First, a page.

His version of the 1947 novel La Peste, by Albert Camus seems all too real to us, and suitably it was recorded with the actors in isolation. Bartlett takes the liberty of changing the sex of the central narrator – the heroic Dr Rieux and by making her a woman with a wife many miles away, he immediately makes the story somehow more personal and certainly more inclusive.
Sara Powell is absolutely electrifying as the doctor who spots almost at once that the incidence of sick and dying rats in the unnamed town is something the authorities should not ignore.
But of course ignore it they do with dire consequences. The structure of the play has the feel of a courtroom or committee of inquiry with the good doctor being virtually the only person who has chronicled the rampaging epidemic as it happened day by day.
Though Bartlett told me recently it’s too obvious a connection to read across to our current Covid predicament, you just can’t help doing so and lines of dialogue hit you starkly over the airwaves. Amid the chaos and fear there are moments of humanity – as one character says “ sometimes people just have to look after each other, don’t they ? “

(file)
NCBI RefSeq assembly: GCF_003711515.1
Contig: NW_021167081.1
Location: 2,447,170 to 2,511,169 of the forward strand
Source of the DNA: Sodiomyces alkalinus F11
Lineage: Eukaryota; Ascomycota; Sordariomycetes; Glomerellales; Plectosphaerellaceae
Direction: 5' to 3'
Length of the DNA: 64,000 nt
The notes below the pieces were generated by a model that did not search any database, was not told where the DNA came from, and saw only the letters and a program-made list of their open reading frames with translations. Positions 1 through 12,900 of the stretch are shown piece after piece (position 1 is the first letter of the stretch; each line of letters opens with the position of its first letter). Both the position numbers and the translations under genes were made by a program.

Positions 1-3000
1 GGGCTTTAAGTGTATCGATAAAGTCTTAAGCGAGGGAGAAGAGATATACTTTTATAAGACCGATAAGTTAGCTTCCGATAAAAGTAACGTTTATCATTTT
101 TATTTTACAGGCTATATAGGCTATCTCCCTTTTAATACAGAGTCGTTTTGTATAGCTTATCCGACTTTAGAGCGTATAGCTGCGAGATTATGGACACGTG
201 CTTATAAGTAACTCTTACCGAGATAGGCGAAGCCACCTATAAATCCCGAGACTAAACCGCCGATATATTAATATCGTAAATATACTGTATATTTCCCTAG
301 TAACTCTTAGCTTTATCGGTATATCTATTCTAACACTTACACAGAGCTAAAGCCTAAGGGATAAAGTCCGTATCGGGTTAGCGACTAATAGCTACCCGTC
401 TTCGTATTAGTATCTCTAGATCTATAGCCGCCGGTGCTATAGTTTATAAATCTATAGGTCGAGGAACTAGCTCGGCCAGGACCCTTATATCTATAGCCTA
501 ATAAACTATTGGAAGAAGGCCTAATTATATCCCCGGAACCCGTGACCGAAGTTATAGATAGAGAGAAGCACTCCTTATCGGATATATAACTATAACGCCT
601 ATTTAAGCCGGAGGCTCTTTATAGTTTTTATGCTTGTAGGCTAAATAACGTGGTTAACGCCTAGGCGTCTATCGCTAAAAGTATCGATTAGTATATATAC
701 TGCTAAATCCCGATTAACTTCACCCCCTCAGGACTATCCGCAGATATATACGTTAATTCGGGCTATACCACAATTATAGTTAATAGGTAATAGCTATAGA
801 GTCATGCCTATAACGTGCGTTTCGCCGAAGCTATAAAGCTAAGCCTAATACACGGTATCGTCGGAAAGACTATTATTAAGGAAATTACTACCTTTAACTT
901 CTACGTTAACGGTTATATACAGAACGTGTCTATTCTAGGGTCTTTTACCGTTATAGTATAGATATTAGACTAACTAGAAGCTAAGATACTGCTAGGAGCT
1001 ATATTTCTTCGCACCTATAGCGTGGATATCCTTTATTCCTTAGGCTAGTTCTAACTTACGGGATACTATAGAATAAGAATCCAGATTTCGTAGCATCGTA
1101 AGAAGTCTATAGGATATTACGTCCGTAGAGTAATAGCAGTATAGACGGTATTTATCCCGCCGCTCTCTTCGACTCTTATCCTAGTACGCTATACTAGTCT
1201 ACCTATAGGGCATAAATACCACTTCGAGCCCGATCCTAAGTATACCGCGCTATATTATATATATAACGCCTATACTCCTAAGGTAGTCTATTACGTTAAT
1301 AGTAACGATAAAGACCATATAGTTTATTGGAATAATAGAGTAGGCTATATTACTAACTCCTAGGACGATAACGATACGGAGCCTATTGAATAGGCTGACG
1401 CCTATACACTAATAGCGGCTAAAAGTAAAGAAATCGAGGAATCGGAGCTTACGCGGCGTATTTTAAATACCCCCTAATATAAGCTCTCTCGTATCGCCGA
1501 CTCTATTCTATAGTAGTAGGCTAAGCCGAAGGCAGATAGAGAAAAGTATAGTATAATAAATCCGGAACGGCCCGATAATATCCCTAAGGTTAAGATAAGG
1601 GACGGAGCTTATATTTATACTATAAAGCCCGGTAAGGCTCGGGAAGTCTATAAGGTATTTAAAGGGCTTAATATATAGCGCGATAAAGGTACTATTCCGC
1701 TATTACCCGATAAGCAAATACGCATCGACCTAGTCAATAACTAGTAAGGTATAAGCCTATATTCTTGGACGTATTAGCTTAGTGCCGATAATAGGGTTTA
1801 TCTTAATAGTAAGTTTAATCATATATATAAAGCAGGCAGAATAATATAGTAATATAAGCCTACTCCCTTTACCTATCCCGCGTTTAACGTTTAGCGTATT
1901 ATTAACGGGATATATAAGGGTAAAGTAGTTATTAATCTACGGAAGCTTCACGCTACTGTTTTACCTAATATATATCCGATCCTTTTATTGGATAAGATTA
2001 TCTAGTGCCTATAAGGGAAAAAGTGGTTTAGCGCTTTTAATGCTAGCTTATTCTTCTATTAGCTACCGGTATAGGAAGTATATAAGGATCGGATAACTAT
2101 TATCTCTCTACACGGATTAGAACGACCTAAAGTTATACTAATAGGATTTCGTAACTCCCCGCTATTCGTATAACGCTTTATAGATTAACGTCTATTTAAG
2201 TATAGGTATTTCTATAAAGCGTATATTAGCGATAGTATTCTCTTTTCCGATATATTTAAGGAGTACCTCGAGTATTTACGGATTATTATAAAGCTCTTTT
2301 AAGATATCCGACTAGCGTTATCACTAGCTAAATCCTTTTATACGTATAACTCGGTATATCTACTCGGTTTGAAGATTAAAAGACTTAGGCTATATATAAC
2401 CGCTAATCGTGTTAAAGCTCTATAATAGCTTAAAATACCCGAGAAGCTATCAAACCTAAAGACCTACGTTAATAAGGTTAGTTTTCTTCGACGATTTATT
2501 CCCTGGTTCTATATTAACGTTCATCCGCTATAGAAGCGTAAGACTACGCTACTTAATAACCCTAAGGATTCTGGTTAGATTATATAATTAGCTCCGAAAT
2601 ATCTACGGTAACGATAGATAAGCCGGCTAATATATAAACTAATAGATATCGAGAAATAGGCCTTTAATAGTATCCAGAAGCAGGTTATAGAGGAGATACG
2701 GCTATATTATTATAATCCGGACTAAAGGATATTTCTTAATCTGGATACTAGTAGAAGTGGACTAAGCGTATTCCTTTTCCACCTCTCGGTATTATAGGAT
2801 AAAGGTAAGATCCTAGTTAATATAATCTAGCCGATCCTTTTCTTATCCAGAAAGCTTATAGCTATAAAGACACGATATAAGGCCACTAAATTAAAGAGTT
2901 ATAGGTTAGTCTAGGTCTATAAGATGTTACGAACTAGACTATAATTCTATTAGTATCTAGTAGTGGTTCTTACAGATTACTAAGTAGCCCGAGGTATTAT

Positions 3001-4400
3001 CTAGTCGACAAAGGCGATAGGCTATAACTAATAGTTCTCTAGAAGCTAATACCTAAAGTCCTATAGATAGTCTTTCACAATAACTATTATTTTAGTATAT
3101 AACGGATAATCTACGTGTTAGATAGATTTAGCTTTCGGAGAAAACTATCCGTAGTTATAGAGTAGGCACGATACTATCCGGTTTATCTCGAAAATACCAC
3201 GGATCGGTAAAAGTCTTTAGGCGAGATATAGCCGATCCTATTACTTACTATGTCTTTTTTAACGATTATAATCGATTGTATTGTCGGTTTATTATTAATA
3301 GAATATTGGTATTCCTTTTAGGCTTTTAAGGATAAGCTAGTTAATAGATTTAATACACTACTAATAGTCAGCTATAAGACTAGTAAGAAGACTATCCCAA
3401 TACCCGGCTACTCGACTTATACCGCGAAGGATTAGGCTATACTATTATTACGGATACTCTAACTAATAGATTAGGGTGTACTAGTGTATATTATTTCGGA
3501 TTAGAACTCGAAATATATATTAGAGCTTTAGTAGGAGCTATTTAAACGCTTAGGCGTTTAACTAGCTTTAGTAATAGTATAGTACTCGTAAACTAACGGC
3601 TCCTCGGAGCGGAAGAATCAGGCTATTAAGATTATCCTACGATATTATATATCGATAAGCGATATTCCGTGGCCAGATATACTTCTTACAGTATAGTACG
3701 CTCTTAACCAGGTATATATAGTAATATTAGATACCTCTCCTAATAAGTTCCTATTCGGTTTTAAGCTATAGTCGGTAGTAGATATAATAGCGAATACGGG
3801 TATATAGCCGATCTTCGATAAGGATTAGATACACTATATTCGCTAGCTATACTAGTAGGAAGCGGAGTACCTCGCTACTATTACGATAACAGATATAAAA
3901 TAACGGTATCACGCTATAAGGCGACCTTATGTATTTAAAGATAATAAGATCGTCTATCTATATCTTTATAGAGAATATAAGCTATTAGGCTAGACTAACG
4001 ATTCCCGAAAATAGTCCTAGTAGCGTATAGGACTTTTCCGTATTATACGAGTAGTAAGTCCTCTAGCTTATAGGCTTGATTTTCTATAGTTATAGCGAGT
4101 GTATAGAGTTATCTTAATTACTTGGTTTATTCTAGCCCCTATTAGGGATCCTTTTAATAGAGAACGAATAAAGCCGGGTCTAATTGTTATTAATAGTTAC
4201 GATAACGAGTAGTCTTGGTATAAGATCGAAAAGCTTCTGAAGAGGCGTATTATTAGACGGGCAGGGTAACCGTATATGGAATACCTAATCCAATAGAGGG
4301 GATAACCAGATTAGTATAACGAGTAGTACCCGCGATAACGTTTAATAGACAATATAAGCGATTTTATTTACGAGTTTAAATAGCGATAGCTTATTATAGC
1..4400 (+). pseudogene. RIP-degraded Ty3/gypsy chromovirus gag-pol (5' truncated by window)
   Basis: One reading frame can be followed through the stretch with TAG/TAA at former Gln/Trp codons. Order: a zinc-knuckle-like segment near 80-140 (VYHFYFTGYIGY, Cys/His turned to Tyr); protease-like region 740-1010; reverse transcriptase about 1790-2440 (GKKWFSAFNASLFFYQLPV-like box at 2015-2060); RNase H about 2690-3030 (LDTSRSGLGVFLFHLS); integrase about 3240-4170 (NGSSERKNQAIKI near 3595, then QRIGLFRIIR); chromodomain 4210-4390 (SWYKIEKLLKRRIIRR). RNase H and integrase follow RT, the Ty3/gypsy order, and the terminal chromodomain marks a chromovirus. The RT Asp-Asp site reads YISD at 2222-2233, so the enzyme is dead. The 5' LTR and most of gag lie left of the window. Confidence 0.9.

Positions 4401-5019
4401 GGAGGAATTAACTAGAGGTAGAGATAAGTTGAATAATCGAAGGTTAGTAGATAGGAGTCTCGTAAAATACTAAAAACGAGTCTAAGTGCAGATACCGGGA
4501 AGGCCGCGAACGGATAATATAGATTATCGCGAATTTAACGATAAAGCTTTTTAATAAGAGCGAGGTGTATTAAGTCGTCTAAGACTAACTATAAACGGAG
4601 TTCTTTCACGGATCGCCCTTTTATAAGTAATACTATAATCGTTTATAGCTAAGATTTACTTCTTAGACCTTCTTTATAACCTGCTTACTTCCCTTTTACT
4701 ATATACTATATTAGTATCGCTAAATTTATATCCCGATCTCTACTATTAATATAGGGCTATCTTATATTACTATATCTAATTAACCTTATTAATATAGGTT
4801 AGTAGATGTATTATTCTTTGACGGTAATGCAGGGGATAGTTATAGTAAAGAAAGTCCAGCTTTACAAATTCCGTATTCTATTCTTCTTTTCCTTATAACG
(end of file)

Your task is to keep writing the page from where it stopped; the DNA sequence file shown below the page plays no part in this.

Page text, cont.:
To the indifference of the powers that be Dr Rieux tells us: “ no-one thought they had to do anything…it won’t happen to us, and if it’s does it won’t last” they say.
She underlines the point : “ People think they’re free , but no-one’s free where there’s plague”. When she suggests quarantining the entire town, she’s greeted initially with hollow amusement ;” a few deaths and people talk as if it’s the end of the world” A few of these lines are repeated as if to refute their validity.
In time, heroes emerge – some unlikely – the humble town hall official, the initially sceptic journalist and ofcourse the doctor herself. Countering it there’s black market trading and even people trafficking to escape the quarantine.
After months, the plague abates, but as the Dr tells us in the final moments of her narrative: “ Plague never actually dies” – it’s a sobering conclusion.
The Plague, written and directed by Neil Bartlett can be heard online at BBC Sounds.